The Blend: Sinistro Cigars The Last Cowboy

When I was a kid growing up in the 1950s, all my heroes (other than Superman) were cowboys. Each week, our black and white DuMont console TV introduced me to the rugged individuals and charismatic heroes who would fire my imagination. From singing cowboys Gene Autry and Roy Rogers to wholesome good guys like Hopalong Cassidy, the Lone Ranger, and Gunsmoke’s Matt Dillon, these gun-toting avengers saved both the day and my weekends by delivering justice and a whole lot of rootin’-tootin’ entertainment.

Sinistro Cigars | Sinistro The Last Cowboy

I’d be remiss if I didn’t include Clint Eastwood’s iconic portrayals of impetuous TV cattle drover Rowdy Yates and the big screen’s unnamed sharpshooting stranger in A Fistful of Dollars and two other “Spaghetti Westerns.” Eastwood seals the deal for me not just by his terse yet effective triumph over the bad guys but by his ever-present smoldering stogie clenched between his teeth.

So imagine my delight in being assigned the review of Sinistro Cigar’s The Last Cowboy. This was a marriage made in heaven. I could delight in my childhood reveries about the heroes of the Old West while indulging in my favorite pastime of savoring a fine cigar. OK, enough about me; on to the review.

Sinistro Cigars | Sinistro The Last Cowboy

Appearance: The Last Cowboy Petite Belicoso checks all the boxes visually. The first thing to capture your attention is the sepia-toned cigar band featuring a grizzled old cowpoke with a well-worn Stetson atop his head and two six guns across his chest, framing the intense, faraway gaze in his eyes. This is a unique treatment for a premium cigar and quite a departure from Sinistro’s suave and elegant Gent depicted in their highly recognizable “Mister” Series.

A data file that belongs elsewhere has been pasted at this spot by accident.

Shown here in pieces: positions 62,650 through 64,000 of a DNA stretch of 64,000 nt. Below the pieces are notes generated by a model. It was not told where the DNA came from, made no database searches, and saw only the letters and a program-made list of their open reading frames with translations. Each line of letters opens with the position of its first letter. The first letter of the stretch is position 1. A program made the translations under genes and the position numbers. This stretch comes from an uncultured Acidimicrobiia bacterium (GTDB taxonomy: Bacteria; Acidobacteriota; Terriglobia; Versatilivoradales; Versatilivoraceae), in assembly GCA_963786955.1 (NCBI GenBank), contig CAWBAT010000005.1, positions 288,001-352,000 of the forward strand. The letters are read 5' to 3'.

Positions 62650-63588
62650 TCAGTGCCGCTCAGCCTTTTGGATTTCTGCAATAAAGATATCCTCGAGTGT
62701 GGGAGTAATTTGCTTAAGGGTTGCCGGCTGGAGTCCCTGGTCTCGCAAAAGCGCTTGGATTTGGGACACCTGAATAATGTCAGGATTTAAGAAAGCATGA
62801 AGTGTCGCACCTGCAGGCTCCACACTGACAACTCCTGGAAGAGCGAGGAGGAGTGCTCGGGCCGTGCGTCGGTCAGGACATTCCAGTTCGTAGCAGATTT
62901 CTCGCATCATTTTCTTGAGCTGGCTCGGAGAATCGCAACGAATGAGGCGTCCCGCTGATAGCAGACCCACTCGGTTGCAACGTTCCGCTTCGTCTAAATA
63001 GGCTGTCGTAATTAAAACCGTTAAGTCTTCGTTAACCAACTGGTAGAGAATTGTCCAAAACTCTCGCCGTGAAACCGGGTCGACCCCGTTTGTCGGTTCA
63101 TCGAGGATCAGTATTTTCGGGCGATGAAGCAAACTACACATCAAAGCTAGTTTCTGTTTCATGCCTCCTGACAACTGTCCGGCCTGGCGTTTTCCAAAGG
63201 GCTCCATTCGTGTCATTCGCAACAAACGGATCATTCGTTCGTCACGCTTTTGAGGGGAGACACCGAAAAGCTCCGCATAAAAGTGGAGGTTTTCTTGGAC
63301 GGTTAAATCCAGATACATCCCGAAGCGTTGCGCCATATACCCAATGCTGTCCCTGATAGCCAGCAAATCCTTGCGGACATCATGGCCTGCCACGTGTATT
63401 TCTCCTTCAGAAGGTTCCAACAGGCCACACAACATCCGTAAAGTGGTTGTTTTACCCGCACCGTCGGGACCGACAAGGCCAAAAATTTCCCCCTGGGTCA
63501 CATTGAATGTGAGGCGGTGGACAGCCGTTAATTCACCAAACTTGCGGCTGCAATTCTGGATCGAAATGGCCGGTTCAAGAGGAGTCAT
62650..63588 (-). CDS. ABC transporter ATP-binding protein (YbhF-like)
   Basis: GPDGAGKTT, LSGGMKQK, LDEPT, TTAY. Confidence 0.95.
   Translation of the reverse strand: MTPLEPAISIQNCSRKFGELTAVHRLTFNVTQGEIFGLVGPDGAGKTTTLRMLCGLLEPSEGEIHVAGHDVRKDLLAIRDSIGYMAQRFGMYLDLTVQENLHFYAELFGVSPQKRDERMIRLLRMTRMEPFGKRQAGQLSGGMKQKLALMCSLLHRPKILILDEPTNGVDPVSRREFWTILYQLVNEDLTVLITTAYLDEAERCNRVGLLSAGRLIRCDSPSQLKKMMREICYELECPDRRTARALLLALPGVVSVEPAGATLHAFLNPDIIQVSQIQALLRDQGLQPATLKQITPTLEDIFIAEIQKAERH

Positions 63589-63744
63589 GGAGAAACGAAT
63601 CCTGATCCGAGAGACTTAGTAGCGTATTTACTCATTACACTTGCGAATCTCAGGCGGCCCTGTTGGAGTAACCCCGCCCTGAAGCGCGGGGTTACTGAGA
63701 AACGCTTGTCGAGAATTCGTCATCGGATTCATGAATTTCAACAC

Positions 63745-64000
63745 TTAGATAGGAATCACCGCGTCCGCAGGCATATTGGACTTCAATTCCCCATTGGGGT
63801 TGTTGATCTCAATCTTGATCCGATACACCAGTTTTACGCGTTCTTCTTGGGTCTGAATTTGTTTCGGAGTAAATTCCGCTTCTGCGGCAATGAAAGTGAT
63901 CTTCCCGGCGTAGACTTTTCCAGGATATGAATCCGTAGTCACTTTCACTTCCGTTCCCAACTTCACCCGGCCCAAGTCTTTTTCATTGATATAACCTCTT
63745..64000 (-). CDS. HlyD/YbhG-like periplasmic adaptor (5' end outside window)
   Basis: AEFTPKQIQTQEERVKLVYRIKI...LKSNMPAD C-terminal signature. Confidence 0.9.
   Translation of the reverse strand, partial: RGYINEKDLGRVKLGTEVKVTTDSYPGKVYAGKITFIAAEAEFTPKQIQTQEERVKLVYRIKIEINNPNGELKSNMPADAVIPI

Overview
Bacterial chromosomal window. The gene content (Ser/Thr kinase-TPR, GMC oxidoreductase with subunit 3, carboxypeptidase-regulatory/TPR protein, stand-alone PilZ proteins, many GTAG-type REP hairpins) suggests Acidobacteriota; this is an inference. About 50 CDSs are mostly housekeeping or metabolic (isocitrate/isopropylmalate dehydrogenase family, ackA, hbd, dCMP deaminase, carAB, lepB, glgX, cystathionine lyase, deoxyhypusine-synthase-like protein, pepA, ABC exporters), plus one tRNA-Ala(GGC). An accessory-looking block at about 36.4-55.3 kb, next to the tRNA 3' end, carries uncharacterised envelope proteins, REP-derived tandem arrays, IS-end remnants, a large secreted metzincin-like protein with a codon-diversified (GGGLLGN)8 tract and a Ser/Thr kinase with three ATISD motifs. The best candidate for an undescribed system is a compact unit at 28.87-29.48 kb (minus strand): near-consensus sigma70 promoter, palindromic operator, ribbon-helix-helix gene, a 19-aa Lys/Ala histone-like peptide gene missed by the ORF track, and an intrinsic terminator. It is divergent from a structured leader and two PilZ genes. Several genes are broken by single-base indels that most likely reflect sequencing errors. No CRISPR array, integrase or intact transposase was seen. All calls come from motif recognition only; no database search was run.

This five-inch figurado sports an inviting, somewhat rustic-looking Connecticut Broadleaf wrapper. It’s a rich shade of russet brown, streaky with dark splotches and a subtle sheen, and culminating in a twisty point that looks like it could have been rolled while sitting next to a smoky campfire out on the plains. A few prominent veins add to the rustic appearance, but the seams are well integrated. In contrast to the down-home look of the deep-dark wrapper, the foot is capped by a smooth half-inch-wide strip of candela-hued leaf, evoking images of the prairie’s sagebrush. Will the taste of the green foot-cap influence or be dominated by the hearty Broadleaf wrapper? It’s time to find out.

Pre-light aroma: Wow! A rich, incense-like pungency exudes from the wrapper leaf, redolent with spices, ripe fruits, nuts, and earth. The candela leaf covering the foot gives off little if any, aroma.

Cold draw: The initial flavor is that of dark cherry, accompanied by earth and hearty tobacco. There’s no hint of spice or strength from the cold draw.

Initial light: First up is a tingle from the red pepper spice washing over the tip of the tongue and the nasal passages. Next comes a deep note of fruit with a malt-like flavor enveloping the palate. This stogie is good right from the start.

First third: The sweet and the spice play off each other, moving in and out of prominence as the earth and tobacco flavors form a solid base underneath. Strength is medium-bodied but seems to be building fast.

Because of the tapered head and covered foot, the initial draw is tight. Burning off the candela foot cap helps somewhat, but the draw remains firm. A bit of coaxing from my draw-enhancing tool breaks through the knot, and the smoke comes pouring out! Now we’re in business.